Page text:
Montizillo 24 June 1822
I have heard read your horrible Odo friede; although there are marks of genius & talents, which in so young man; if hereafter carefully cultivated and applied to more proper subjects, may produce something agreeable and useful, yet I can neither <
[. . .]> applaud or approve this kind of compositions in prose or verse They serve only to continue in the minds of men chimerical fantasies, which never existed any where but in human immaginations. They greatly diminish the sum of human happiness by keeping up a constant terror in the minds of a great part of man kind—for fear is a painful and distressing passion. I could wish that Shakespear had been asleep when he imagined or borrowed from Teutonic tales his ghost of Hamlet < the> his witches in Macbeth his queen Macb & his Oberon. I could wish that the German Oberon had never been written & especially that it never had been translated into English by Sower [by] Beautiful as it is. I thank you however for your civility in sending me the book & am your hearty well wisher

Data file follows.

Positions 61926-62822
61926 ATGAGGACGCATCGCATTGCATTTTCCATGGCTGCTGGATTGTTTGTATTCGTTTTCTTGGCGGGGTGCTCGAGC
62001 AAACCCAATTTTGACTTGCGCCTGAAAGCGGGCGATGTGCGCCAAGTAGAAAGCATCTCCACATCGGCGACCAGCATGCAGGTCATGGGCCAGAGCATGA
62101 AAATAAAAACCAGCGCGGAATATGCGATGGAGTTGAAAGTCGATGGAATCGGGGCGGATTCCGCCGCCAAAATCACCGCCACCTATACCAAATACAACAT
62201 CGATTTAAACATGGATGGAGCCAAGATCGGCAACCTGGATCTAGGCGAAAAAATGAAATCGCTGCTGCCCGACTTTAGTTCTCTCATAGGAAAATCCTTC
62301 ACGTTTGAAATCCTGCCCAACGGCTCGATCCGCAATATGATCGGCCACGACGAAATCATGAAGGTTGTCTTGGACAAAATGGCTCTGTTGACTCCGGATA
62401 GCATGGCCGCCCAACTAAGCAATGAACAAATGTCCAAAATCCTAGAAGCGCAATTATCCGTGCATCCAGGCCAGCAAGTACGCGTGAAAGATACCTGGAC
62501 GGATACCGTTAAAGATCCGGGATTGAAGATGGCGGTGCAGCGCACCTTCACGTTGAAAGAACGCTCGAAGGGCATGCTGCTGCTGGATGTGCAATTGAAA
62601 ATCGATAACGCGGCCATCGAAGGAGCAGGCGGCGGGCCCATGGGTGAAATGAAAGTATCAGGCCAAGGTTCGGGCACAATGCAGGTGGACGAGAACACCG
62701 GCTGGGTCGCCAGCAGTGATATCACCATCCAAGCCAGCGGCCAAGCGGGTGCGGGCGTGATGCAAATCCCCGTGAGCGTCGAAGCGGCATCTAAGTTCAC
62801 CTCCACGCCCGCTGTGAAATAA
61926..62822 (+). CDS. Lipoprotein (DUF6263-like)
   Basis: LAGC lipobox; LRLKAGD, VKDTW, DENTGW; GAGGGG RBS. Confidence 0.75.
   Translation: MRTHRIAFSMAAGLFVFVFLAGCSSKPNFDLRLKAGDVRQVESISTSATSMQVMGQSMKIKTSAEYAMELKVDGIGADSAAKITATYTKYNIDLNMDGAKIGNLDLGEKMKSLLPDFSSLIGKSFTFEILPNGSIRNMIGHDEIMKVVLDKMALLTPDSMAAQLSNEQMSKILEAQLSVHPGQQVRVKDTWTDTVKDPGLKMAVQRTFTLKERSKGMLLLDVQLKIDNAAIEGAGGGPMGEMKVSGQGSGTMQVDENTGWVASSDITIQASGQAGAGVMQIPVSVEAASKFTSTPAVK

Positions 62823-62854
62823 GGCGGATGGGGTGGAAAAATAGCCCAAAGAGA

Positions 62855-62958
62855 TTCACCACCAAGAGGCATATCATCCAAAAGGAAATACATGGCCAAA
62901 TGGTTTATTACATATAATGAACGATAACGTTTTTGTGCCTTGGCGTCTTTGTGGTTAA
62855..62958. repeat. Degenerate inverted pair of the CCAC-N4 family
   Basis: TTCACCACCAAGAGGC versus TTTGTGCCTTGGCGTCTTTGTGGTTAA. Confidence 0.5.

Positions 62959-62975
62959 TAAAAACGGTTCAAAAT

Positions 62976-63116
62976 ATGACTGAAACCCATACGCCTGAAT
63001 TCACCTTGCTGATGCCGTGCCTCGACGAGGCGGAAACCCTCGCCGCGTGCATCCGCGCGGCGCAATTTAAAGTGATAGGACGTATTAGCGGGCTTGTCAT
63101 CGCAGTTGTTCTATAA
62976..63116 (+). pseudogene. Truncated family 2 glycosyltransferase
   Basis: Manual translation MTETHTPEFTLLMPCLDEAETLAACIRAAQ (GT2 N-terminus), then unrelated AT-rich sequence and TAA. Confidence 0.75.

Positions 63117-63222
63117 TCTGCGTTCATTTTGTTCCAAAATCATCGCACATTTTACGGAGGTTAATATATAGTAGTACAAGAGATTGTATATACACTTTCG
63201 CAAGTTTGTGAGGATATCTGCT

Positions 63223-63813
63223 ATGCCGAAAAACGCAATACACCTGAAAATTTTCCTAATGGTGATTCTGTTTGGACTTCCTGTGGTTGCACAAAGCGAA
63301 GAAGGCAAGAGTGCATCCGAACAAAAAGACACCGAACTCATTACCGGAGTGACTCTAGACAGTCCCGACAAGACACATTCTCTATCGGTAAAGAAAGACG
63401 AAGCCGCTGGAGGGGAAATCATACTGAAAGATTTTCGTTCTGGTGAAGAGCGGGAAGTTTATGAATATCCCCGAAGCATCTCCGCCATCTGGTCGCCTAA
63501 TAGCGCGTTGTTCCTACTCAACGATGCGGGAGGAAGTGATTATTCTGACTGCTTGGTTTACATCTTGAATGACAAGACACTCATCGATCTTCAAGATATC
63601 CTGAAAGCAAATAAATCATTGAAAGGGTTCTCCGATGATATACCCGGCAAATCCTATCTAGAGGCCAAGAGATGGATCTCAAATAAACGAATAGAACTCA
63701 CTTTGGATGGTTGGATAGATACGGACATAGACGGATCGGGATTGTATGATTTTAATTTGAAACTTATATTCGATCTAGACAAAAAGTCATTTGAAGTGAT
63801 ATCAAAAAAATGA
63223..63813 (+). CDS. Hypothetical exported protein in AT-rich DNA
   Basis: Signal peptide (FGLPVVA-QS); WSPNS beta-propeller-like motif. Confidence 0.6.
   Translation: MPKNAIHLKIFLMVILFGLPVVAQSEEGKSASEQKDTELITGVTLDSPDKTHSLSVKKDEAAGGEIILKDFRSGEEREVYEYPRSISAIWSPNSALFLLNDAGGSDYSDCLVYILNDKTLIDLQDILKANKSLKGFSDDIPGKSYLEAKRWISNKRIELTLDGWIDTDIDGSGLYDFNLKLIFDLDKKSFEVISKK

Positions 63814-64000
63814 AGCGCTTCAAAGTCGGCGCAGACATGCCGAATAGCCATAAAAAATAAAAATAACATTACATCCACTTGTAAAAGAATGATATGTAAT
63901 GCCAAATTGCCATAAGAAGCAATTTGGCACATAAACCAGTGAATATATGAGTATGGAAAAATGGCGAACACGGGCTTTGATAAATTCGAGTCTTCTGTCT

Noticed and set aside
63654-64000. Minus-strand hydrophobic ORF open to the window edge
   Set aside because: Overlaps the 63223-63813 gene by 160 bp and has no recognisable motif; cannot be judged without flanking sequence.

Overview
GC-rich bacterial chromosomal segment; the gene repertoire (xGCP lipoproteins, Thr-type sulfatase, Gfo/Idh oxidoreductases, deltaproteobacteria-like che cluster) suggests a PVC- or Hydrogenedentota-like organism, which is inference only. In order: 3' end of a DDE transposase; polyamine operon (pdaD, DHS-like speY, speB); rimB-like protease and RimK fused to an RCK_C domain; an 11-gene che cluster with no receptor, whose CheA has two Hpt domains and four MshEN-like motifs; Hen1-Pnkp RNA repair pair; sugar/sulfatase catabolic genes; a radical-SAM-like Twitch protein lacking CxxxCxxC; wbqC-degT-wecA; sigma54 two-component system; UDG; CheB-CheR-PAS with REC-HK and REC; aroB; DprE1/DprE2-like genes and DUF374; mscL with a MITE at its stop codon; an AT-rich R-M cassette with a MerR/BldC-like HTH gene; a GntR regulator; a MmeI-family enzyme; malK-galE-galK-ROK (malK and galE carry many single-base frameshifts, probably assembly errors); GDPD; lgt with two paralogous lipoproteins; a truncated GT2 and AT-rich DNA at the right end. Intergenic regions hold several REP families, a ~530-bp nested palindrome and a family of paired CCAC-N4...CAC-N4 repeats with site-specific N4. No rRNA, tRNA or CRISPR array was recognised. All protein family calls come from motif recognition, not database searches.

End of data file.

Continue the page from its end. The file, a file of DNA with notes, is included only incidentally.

MHi: Adams Family Papers, Letterbooks.